Do you do what you say you are going to do? In their mind, when you accept the order that means that you accept all facets of it and agree to make it happen.
This includes deadlines. Print quality. How it is packaged and shipped.
Your customers don’t care about your problems or the other orders on your schedule. They only care about their order, as it is important to them.
Right now, I know of some shops that are over two weeks behind on their production schedule. There are a lot of factors involved here for those shops, but it doesn’t matter.
To a customer, they sound an awful lot like lame excuses. This is the reason why they go shopping for a new vendor.
We work hard for our money. Your customers do too.
One thing that customers love to hear is how much you appreciate them. Do you have a loyalty program or do anything that shows that you care?
People hate to be ignored.
Don’t forget that your competition is right now trying to gain their business or attention. Do yourself a favor and don’t let the weasel in the henhouse. Send a handwritten card, some extra shirts, a free gift, or a sample pack of something with their next order.
Do something to show that you care.
Have you ever been in a situation where you are trying to do something and you can tell that the person you are speaking with behind the counter absolutely doesn’t care about you? We’ve all been there.
How did that feel?
Now, put yourself in your customer’s shoes. How do you think they feel when they are working on solving a challenge with your shop?
Are you too busy quoting rules and regulations to stop and understand their situation? What are you doing to try to comprehend things from their point of view?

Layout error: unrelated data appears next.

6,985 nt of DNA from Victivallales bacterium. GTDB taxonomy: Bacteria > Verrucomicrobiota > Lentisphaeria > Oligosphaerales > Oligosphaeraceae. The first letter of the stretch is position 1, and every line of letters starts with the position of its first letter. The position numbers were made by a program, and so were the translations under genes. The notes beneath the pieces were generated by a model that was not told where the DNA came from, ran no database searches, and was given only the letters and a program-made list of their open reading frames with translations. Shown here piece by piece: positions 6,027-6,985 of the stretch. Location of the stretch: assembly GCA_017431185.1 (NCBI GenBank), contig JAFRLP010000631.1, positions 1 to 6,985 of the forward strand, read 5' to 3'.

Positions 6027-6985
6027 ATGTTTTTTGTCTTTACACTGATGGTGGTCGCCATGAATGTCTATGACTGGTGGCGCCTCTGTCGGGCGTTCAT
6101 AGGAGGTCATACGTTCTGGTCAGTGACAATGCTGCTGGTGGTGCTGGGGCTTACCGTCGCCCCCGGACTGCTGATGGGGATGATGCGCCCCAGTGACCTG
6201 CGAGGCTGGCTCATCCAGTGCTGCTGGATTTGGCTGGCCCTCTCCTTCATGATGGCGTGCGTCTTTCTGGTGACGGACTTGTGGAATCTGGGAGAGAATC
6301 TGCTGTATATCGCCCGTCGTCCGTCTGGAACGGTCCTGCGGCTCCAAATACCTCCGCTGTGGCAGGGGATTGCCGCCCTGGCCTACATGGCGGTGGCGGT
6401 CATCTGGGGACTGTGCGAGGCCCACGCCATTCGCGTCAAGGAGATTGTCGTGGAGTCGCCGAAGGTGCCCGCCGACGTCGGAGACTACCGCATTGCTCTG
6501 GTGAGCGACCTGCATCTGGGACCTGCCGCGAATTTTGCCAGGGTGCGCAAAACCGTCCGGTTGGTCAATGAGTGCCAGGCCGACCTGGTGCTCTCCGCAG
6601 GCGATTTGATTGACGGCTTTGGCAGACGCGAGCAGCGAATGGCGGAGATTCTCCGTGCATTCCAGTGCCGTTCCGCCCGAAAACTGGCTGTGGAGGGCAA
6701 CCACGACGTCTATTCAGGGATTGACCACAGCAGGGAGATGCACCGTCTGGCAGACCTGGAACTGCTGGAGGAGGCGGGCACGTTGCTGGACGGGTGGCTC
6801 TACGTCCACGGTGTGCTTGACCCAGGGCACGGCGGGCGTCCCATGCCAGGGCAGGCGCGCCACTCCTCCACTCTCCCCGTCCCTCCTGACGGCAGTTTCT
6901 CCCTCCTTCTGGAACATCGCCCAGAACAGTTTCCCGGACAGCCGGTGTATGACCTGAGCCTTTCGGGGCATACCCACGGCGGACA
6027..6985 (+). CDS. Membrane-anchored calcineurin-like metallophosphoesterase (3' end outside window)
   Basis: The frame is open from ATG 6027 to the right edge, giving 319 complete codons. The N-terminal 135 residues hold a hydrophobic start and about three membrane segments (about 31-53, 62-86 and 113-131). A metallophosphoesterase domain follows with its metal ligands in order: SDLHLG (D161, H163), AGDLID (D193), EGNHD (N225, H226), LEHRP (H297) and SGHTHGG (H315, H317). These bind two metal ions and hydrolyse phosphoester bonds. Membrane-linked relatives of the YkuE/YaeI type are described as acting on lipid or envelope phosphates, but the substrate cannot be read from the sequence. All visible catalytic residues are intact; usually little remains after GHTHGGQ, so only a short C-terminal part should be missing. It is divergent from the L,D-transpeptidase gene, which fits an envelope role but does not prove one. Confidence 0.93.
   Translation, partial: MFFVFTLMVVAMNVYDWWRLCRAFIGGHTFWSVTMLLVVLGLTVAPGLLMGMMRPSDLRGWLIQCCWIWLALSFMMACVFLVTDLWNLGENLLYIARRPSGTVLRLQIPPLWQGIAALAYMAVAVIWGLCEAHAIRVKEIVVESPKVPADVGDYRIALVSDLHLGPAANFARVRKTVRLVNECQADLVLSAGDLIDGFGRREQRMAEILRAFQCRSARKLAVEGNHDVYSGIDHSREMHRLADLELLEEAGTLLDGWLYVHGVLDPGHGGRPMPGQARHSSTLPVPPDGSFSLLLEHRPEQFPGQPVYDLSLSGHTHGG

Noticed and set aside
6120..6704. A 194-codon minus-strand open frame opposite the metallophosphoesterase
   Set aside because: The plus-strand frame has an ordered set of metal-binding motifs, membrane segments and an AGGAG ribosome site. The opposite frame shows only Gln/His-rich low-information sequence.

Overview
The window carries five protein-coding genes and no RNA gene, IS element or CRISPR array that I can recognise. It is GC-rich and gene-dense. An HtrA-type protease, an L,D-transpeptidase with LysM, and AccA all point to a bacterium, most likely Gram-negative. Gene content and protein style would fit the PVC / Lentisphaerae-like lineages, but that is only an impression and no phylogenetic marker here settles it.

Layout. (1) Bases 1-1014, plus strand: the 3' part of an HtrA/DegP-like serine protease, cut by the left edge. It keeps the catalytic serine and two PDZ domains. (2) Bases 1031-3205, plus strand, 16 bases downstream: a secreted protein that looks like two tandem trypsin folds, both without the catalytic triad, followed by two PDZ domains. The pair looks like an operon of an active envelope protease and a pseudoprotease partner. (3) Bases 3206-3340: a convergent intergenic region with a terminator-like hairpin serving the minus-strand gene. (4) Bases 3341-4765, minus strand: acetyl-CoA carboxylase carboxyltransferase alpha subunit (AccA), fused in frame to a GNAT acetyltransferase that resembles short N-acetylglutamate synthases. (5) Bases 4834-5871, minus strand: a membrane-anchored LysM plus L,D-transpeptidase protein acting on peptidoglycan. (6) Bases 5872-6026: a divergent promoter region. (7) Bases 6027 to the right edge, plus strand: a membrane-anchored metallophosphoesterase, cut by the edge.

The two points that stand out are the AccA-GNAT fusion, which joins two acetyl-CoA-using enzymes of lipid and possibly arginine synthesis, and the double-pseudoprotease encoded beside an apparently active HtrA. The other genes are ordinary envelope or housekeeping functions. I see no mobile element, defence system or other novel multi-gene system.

Your attitude and responsiveness to their situation will be in direct proportion to how they talk about you to other people.
The Stories In Their Head
What happens from a customer’s perspective when you don’t respond or the answer isn’t readily available?
They make up their own story in their head.
“They didn’t email me back right away, so I guess they don’t want this order.”
“It’s been months since I heard from them. I guess they went out of business due to COVID. Maybe I’ll try someone else this time.”
“Look at how the sample print was crooked. Will all of the shirts for the order be crooked too?”
You have to get on top of these situations. Being proactive is your best friend. Be prepared with an organized and professional way to handle challenges and work.
These days there are just too many tools that you can use to help you manage your customers better. Find out what you need to do by talking with your best customers, and then build out something better to help them.
“There is only one boss. The customer. And he can fire everybody in the company from the chairman on down, simply by spending his money somewhere else.” – Sam Walton
“A complaint is a chance to turn a customer into a lifelong friend. I say that seriously, not as some press release baloney.” – Richard Branson
“The purpose of a business is to create a customer.” – Peter Drucker